5. This environment is also a case for fixed-rate debt. Many syndicators/investors with floating-rate debt are in a world of trouble right now. Many will lose their assets to the bank or a bargain buyer and watch their investors’ equity go up in smoke. Many are already cutting distributions to fund new reserve requirements mandated by their loan agreements.  
  6. In perhaps the worst timing imaginable, multifamily syndicators are not only enduring rising debt costs and flattening rents but dramatically higher operating expenses. Some of this ties to inflation, but for many, skyrocketing insurance costs and property taxes are hamstringing cash flow. Some Texas and Florida apartment operators have seen insurance double or triple. 
  7. This environment is a case for long-term holds. Syndicators with debt needing refinancing or equity investors expecting to get out on short order may be forced to sell at an inopportune time for a discount or refinance with lower LTV and higher rate debt. The latter could lead to slashed distributions (we’re seeing this weekly now), capital calls, or worse.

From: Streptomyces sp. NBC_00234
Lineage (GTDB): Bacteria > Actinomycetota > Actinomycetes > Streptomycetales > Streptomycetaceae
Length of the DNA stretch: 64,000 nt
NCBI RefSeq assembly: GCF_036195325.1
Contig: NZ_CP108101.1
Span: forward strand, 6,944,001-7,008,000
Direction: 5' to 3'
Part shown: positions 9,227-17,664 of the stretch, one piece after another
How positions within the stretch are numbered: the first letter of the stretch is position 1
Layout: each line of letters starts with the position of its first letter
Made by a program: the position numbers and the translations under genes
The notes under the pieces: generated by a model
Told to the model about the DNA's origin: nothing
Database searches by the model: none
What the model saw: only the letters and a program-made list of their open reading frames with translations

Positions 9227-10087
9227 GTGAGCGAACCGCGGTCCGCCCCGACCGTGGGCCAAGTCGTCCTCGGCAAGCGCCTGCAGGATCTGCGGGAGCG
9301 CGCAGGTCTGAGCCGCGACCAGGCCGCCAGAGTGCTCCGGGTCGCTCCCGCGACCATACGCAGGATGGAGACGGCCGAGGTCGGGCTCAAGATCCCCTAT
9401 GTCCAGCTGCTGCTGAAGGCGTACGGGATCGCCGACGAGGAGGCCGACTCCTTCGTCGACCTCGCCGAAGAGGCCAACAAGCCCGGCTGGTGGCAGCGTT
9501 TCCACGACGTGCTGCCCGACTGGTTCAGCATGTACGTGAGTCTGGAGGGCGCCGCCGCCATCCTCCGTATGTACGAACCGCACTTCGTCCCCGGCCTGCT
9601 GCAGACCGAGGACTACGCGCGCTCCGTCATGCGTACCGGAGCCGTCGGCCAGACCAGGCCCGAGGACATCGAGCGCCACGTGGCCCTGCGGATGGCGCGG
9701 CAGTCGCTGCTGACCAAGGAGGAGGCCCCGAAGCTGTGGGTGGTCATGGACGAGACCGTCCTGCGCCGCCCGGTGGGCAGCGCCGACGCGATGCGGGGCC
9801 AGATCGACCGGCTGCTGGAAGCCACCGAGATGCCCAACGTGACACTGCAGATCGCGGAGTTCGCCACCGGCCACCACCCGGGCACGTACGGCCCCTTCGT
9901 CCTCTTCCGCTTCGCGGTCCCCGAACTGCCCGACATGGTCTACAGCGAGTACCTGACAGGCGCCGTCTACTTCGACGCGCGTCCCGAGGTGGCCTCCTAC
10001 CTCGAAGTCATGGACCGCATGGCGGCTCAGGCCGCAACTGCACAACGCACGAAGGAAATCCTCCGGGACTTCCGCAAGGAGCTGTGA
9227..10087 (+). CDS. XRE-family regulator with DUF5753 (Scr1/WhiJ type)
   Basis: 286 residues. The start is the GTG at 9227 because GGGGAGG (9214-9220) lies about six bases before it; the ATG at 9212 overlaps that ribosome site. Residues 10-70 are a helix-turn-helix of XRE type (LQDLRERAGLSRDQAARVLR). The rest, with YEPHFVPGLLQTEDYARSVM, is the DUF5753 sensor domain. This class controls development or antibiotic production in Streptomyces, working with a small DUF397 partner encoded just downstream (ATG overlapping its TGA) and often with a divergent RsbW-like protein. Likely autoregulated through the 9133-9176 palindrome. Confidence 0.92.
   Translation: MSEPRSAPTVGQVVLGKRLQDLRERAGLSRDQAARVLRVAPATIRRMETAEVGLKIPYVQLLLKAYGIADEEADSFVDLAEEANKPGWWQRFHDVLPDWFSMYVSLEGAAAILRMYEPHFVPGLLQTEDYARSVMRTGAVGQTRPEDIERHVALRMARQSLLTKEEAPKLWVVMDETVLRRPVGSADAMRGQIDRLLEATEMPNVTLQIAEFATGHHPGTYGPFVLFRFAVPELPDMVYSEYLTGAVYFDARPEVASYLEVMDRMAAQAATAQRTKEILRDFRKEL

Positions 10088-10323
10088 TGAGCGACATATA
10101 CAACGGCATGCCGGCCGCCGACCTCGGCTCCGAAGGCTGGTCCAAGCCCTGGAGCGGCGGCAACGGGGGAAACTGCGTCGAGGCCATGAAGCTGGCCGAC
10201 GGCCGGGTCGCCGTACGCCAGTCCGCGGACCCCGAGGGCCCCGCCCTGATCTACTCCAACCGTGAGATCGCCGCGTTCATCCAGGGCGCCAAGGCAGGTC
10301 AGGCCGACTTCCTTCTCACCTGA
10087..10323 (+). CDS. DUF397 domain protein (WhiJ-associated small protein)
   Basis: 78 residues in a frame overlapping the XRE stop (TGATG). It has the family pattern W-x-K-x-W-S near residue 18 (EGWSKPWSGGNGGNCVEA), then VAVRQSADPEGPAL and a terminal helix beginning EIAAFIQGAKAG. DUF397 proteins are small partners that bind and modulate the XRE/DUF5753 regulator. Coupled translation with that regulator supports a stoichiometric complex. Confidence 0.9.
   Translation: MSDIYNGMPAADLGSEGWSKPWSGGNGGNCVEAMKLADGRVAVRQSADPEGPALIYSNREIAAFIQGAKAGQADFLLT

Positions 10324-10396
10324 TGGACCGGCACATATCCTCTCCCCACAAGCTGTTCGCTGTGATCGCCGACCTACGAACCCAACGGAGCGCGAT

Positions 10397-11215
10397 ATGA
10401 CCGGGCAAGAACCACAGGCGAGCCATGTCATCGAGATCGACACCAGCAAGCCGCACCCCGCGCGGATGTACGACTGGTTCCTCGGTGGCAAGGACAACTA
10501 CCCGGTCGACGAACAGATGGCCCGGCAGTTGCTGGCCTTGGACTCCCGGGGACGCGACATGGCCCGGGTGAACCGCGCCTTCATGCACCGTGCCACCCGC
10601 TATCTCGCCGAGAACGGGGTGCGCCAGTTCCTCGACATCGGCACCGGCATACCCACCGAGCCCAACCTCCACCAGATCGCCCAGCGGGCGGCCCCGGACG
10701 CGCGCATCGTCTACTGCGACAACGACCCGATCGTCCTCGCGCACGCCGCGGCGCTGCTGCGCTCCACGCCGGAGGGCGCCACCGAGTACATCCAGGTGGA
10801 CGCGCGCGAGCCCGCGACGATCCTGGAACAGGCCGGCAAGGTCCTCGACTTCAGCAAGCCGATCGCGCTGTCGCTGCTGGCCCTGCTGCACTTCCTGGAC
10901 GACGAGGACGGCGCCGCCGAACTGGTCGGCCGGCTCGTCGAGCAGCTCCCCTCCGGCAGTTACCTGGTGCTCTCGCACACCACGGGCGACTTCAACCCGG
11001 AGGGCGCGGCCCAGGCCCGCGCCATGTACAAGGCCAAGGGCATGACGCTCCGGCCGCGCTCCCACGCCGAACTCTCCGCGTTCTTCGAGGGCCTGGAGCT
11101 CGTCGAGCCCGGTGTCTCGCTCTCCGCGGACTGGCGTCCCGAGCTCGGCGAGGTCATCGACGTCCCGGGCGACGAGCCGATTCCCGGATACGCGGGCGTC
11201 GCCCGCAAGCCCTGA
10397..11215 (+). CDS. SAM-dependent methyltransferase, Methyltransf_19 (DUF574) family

8. This is a case for preferred equity. Warren Buffett made a calculated $5 billion investment in Goldman Sachs in September 2008, when other investors were running for the hills. His investors scored big. Following Warren’s example, my firm is now pursuing several preferred equity opportunities. 
  9. This is a case for short-term, high-interest debt (wait…what?). Not as a borrower but as a lender. We recently made a substantial investment in private debt. This hedge provides us with cash flow for now and the flexibility to exit into distressed (or other) equity deals when they occur. We believe this will happen within a year or less.  
  10. Speaking of distress, this whole situation is not something for you to get distressed about. This is a normal aspect of a normal cycle. Those who anticipated it should be less affected by the negatives and ready to capitalize on the positives (opportunities for preferred equity and to acquire distressed assets).